Kitchen Towel Framed Art

IMG_1624 2When we first bought the house, my colors for the kitchen were black, white, grey and red.  I had a few touches of aqua, but it was mostly the four other colors.  It was a vast improvement from the previous style of kitchen in there, but it wasn’t quite my retro dreams.  I realized after decorating the other rooms more that I wanted a slightly new color palette for the kitchen.  I loved the red, aqua and yellow kitchens I’ve seen from photos of retro kitchens, and focusing on those colors would help bridge the colorful style of the other adjoining rooms.  I started changing accessories and paint colors and it’s coming along nicely!

ACS_2484However, now that I changed my colors, black/white/red my oven mitts above the stove didn’t fit the scheme.  I still wanted something to hang above the stove, but didn’t know what…


Then this idea popped into my head!  My Pioneer Woman kitchen towels have the colors I wanted to use, and this thin floral towel was more decorative than functional since it wasn’t as absorbent.  It was the perfect backdrop for an art piece!

I chose the quote “You’re the bacon to my eggs” because it was the quote Ryan had our officiant say to describe us at our wedding, haha!  I also had it inscribed in his wedding band, we are big breakfast food people 😉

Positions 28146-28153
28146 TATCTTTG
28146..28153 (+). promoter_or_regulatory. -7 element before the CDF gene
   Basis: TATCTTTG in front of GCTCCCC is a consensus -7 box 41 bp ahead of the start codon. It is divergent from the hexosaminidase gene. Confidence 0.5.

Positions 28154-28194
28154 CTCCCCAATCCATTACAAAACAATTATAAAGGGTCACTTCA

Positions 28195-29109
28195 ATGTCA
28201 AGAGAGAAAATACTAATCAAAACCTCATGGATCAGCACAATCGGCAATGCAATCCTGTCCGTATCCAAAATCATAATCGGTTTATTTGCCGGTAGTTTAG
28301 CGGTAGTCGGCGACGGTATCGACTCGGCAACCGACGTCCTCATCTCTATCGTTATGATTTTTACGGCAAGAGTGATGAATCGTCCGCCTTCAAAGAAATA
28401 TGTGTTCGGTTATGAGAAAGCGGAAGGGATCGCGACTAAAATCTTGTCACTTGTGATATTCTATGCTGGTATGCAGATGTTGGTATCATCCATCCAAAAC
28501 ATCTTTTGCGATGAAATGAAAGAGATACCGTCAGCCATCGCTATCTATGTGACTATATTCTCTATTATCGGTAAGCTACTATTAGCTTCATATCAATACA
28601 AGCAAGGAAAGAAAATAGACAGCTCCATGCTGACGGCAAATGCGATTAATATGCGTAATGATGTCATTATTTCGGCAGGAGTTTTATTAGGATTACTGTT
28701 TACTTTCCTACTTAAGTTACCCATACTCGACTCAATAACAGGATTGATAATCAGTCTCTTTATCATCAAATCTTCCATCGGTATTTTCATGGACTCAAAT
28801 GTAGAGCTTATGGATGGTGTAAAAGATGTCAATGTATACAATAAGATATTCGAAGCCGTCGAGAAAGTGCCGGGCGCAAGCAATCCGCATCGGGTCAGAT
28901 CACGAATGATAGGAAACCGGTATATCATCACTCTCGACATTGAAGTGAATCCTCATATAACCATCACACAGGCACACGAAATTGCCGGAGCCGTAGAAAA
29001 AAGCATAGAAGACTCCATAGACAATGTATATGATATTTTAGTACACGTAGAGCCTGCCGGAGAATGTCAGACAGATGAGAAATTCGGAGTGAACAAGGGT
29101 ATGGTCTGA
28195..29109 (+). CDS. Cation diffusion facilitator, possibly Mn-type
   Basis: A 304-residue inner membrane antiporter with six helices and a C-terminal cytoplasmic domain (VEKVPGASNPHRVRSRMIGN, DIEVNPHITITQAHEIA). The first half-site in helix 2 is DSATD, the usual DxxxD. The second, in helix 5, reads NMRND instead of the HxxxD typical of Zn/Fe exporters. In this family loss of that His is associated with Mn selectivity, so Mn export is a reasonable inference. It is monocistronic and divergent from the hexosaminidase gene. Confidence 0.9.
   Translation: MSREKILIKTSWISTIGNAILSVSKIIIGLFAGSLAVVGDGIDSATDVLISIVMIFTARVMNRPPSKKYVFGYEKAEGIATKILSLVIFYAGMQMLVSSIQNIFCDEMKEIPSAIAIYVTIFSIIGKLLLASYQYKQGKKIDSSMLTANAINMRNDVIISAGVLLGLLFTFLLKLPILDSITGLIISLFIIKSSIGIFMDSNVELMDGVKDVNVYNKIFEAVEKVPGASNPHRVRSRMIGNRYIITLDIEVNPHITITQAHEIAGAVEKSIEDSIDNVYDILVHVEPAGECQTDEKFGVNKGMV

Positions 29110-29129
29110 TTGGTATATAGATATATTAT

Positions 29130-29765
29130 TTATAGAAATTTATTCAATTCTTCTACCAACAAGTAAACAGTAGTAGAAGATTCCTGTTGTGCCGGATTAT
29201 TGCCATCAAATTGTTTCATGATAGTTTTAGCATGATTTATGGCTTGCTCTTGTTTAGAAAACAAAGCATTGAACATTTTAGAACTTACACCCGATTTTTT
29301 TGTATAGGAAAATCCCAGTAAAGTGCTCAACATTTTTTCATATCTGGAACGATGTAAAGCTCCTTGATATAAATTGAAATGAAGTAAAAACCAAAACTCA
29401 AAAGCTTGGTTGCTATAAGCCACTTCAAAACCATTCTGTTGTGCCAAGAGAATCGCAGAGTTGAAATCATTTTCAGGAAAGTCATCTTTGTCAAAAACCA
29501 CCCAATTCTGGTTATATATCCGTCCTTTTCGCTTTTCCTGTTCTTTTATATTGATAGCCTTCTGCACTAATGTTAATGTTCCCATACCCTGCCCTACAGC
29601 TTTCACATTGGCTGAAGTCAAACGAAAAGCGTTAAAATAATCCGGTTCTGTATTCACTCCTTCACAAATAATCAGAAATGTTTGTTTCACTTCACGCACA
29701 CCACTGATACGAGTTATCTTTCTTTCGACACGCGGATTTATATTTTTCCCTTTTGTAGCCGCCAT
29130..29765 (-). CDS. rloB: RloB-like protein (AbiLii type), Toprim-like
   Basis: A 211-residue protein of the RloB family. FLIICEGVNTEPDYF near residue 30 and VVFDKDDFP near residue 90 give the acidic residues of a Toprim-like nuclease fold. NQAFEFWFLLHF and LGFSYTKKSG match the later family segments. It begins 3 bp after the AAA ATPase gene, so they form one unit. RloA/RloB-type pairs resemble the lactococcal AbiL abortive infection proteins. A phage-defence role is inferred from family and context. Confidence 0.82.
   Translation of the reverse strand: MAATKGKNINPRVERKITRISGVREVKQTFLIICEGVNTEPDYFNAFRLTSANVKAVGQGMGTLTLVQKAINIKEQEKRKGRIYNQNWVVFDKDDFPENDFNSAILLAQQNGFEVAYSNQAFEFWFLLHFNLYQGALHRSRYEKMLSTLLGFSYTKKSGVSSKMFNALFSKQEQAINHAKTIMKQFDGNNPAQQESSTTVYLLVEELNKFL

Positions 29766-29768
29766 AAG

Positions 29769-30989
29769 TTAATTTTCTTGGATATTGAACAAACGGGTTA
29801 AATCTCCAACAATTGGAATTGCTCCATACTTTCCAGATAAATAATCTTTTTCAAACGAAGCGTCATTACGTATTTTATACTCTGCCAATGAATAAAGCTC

If you want to make your own kitchen towel art (or even cloth napkins or hanker-chiefs), check out the simple directions below!


  • Non-textured kitchen towel, cloth napkin or hank-chief
  • Heat Transfer vinyl for Cutting Machine or ready-made iron on letters
  • Iron
  • Scissors
  • Frame


  1. First I figured out my kitchen towel placement on the wall above my stove and determined the original size of the towel took up too much space on the wall.  I cut my towel 11×14″ to fit the frame I purchased.
  2. I have a Silhouette machine to cut vinyl designs and lettering, so I designed my saying in the Silhouette program and cut it out.  (On a cutting machine you cut out your letters backwards because it is flipped over to iron on your fabric) If you don’t have a Silhouette or Cricut machine, there are read-made letters you could iron on to your towel.
  3. I then followed the directions provided with my heat-transfer vinyl and ironed on the lettering to my towel.
  4. All that was left was to place my towel inside the frame and hang on the wall! So easy!


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